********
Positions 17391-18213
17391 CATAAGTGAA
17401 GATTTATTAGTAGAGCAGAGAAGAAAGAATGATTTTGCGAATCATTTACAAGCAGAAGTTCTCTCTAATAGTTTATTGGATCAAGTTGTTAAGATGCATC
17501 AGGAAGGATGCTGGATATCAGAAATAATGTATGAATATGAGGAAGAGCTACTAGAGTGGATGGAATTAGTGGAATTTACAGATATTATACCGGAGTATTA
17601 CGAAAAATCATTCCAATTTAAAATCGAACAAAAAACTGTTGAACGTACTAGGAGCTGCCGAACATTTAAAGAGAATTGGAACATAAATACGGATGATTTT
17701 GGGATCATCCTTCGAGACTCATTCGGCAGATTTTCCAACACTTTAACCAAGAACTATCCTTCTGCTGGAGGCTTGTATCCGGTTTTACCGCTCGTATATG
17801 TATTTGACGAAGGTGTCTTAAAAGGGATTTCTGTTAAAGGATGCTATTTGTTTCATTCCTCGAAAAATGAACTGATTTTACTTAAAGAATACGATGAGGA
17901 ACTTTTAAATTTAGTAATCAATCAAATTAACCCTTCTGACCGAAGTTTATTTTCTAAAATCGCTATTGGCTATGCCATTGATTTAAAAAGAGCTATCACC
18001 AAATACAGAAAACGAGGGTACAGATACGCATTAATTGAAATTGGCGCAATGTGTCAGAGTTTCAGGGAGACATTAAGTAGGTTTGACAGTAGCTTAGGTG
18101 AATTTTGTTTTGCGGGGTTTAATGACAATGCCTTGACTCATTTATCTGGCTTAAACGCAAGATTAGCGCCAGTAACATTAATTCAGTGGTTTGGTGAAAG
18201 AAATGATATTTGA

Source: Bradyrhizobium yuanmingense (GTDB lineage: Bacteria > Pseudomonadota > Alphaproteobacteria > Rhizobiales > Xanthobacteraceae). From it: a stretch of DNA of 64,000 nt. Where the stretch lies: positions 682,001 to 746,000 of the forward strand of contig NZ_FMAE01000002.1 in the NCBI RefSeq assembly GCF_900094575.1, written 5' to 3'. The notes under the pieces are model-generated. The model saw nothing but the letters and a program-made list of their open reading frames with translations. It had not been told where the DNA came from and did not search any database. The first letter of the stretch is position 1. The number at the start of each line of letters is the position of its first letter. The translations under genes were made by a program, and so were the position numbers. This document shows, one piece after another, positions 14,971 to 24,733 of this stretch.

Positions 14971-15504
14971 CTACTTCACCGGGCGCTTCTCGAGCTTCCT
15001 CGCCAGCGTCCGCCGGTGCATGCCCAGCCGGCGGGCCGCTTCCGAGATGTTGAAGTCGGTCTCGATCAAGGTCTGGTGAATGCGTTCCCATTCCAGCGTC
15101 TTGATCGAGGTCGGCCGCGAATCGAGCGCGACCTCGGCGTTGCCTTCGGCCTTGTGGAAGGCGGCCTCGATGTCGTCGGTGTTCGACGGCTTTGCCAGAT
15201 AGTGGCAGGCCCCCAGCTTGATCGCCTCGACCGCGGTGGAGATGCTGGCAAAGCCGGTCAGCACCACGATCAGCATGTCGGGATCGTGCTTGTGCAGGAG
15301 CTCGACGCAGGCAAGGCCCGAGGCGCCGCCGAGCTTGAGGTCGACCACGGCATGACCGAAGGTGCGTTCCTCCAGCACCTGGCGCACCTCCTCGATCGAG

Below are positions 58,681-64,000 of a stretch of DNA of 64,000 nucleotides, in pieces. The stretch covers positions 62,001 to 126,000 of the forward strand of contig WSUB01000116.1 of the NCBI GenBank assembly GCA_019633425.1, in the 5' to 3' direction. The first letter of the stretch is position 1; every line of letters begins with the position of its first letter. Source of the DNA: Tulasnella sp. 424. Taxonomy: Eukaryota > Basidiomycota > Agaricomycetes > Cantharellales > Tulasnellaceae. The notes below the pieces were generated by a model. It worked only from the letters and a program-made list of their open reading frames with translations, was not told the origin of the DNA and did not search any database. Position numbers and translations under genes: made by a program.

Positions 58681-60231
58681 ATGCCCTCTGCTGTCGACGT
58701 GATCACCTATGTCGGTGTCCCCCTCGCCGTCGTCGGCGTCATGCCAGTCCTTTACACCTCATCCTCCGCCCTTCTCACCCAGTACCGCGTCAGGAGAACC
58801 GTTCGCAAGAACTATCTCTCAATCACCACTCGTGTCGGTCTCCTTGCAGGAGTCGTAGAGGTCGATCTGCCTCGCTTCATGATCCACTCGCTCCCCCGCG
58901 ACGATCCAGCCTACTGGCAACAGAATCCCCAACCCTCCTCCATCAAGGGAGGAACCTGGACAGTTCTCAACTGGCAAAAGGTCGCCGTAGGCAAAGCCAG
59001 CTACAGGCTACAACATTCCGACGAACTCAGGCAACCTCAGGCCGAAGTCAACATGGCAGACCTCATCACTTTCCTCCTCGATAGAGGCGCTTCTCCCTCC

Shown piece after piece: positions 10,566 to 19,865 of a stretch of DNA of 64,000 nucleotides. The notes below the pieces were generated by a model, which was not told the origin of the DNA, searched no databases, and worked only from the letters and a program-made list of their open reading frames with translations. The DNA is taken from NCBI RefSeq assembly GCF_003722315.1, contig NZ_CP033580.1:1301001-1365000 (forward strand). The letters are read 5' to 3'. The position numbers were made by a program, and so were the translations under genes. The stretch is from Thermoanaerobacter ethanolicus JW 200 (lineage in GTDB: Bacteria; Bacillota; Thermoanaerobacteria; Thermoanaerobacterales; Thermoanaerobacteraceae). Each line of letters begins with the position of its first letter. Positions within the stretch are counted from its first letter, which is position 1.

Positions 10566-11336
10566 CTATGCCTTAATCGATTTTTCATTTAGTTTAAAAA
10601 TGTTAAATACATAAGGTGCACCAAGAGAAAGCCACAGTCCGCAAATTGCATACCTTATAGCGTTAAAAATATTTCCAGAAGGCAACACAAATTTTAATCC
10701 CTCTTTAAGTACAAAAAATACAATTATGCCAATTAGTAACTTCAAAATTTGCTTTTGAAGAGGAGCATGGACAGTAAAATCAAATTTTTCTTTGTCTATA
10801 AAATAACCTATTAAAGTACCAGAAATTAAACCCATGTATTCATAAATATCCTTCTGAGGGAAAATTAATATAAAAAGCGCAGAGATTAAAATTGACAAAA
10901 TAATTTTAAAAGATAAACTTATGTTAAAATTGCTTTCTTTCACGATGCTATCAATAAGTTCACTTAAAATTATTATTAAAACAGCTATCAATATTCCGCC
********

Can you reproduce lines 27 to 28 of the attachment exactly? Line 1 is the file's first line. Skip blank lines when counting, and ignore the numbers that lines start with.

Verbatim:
Positions 10566-11336
10566 CTATGCCTTAATCGATTTTTCATTTAGTTTAAAAA